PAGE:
Finally only sell if you no longer need the vehicle for getting to and from job or some other equally important purpose.
      If you need to keep a car, go to the lender and try to re-negotiate the loan. I

      f you need help with the negotiation ask for assistance from an agency like the salvation army or at your church. Here is a web site for some credit management tools http://www.mymoneymanagement.net ^(http://www.carparts21.com/goto/http://www.mymoneymanagement.net)

    6. steelers12661 says:

      Tough situation. Typically you can trade in a car and get a smaller, lesser vehicle for a lower payment. You simply take the balance owed on your current vehicle, subtract the value from that balance, and then finance the difference on the new vehicle.

      Considering you purchased only 3 months ago, it will be difficult to trade. If you put some substantial cash down then there’s a chance of trading. If not, there’s little that you can do about your $475 car payment.

      My first thought is that you’re in this situation because you’re not making good choices about how to spend your money. I’m not trying to point out a flaw here, but I think that you should seriously consider ALL of your spending habits and decide if there’s something else you have that you could live without.

      If you want to fix your credit, you’ll need to buckle down and pay all of your bills. Once you’ve got a couple of years on this vehicle, you can probably trade it. But my guess is that for now you may be stuck with it.

      I used to make bad spending decisions, but then I realized that everything we NEED in life (food, shelter, family, happiness) is free or very inexpensive. The things we WANT (cool cars, clothes, luxury items) are the source of all of our problems and they very rarely make us happy.

    7. Scott B says:

      REFINANCE YOUR CAR WITH A DIFFRENT BANK. TRY CAPITALONE.COM YOU GOT SCREWED ON YOUR INTEREST RATE 28% WOW. REFINACE YOUR CAR WITH ANOTHER BANK AND THAT WILL MAKE YOUR PAYMENTS LOWER. CONTACT A DEBT CONSOLADATION COMPANY FOR THE REST OF THE DEBT YOU HAVE. START NOW AND YOU WILL SOON HAVE SOME CASH IN YOUR POCKET.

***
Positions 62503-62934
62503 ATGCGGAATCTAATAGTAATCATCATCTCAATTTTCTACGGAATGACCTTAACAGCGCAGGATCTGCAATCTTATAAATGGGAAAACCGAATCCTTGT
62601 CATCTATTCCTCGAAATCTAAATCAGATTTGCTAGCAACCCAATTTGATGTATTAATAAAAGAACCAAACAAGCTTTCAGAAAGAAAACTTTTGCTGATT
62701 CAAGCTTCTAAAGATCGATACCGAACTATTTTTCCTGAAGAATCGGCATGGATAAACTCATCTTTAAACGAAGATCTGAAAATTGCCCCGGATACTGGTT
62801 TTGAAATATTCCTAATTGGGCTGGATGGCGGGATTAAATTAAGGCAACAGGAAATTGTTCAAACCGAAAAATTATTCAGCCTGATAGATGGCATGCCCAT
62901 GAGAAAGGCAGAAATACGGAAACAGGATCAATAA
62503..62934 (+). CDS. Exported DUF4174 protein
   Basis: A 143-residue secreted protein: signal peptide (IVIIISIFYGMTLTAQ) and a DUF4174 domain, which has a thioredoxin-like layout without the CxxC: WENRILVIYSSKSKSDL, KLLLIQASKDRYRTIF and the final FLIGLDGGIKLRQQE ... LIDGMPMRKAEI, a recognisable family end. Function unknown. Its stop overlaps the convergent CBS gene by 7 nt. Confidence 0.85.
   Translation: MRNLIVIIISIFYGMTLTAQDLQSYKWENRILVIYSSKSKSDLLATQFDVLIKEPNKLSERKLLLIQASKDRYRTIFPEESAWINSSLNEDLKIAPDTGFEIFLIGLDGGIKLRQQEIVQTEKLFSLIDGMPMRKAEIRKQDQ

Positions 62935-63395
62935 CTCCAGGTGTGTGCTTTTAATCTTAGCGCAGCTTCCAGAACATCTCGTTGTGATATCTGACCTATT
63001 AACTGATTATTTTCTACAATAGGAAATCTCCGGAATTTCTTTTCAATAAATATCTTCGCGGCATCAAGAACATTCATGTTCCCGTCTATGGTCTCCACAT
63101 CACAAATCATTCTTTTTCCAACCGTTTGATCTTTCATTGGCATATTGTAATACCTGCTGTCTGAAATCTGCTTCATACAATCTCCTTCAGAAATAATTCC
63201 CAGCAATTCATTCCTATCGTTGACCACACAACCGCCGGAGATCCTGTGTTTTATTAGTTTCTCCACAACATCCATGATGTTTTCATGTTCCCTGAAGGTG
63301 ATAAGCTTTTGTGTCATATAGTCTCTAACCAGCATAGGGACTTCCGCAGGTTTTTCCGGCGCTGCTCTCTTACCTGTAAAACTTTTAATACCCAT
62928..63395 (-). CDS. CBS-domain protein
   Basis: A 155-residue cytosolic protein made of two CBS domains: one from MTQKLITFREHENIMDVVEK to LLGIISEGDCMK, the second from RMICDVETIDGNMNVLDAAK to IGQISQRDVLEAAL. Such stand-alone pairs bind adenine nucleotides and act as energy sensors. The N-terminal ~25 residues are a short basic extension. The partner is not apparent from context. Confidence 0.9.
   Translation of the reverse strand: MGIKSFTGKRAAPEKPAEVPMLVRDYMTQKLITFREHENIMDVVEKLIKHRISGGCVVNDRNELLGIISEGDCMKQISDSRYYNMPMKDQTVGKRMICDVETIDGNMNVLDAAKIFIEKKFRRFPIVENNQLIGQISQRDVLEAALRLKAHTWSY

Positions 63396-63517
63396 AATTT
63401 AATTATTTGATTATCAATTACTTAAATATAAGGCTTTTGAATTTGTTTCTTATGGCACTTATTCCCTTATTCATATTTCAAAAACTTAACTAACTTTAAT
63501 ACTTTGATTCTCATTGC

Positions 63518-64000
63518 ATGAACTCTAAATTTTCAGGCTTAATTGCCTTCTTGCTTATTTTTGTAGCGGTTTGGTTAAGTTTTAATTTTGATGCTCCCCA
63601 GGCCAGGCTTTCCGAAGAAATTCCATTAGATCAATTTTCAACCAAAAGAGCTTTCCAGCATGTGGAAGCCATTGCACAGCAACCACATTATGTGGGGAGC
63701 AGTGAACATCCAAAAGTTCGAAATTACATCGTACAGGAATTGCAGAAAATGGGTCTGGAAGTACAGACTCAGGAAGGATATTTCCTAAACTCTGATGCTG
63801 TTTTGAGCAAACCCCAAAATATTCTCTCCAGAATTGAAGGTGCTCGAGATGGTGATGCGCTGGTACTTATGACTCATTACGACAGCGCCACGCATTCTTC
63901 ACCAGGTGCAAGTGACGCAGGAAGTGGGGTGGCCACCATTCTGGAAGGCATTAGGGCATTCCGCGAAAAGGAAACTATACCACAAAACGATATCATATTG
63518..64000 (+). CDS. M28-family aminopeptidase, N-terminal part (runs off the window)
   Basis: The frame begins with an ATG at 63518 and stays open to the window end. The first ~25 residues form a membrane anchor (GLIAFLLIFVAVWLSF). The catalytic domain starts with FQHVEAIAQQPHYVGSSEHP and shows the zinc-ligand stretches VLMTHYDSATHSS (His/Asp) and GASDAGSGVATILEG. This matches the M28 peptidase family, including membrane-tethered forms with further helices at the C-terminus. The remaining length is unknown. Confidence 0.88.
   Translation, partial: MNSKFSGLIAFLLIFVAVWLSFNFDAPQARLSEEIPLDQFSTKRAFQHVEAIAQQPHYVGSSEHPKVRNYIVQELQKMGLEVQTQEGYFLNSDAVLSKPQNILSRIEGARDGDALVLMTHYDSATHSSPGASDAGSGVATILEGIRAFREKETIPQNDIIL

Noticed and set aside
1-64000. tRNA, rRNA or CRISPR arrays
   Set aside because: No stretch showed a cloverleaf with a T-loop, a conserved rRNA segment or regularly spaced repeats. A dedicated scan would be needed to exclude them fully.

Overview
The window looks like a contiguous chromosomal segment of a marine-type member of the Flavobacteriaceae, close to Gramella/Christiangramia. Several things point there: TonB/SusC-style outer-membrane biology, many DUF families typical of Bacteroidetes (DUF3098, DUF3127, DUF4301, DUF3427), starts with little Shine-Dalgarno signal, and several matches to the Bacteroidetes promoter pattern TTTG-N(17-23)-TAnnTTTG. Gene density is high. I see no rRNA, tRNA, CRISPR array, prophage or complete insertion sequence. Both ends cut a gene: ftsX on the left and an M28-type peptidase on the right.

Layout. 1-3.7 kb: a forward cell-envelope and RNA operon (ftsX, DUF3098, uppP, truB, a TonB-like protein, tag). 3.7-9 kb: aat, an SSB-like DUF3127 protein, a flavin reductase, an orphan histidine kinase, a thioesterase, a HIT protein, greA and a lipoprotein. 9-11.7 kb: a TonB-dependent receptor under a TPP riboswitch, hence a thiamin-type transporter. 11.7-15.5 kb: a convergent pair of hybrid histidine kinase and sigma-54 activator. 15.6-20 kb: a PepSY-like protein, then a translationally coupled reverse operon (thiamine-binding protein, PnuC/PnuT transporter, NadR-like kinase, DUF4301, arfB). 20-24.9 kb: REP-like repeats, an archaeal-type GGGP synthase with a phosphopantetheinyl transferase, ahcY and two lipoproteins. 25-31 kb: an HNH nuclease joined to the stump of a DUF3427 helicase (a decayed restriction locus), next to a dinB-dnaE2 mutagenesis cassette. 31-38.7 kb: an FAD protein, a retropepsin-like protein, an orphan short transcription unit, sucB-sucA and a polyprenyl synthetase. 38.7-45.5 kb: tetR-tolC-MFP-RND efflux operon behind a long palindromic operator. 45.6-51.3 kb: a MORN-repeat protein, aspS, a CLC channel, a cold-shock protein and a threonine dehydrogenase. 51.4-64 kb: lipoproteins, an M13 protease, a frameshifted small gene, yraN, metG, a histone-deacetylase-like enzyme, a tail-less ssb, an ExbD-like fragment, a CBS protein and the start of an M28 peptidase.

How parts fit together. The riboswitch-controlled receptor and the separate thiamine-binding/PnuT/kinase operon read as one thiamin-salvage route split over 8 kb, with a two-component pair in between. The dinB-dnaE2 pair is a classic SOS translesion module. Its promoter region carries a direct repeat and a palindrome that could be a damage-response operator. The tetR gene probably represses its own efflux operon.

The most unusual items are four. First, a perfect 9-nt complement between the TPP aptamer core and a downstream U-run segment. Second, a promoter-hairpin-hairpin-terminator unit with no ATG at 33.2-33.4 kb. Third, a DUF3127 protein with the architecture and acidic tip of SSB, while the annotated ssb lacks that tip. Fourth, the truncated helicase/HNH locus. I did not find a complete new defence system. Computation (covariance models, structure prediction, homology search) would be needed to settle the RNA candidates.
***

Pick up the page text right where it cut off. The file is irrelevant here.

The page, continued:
8. alamo says:

      Based on your post, I am assuming that you owe much more on your car than its trade in value. Which means that you would owe cash (or “cashe” as you put it) if you traded it on another car.

      A fairly easy way to figure it out, would be to go to the Kelley Blue Book Site (http://www.kbb.com ^(http://www.carparts21.com/goto/http://www.kbb.com)) and enter in your cars information. You will need to look at the trade in value.

      Once you have that number you will need to get how much you owe on your car from your loan statement.

      then use this formula

      Trade-in value – loan amount = net proceeds

      In your case, this will most definitely be a negative number, meaning you are stuck with your 28% interest rate for the length of your loan.

    9. fivelow83 says:

      475 a month the car better be an 07 Cadi good luck with that sorry

    10. gtamayo1 says:

      heck no ladie you are stuck in it for a while, it is not going to be worth that, if you sell it you would have to sell it for more than your balance on the loan, and you paid retail, a dealership whill give you wholesale value for it, especially if you got a 28% other banks will not touch you now for at least 6 payments that show on your credit report, and they report 2 months behind!
      good luck !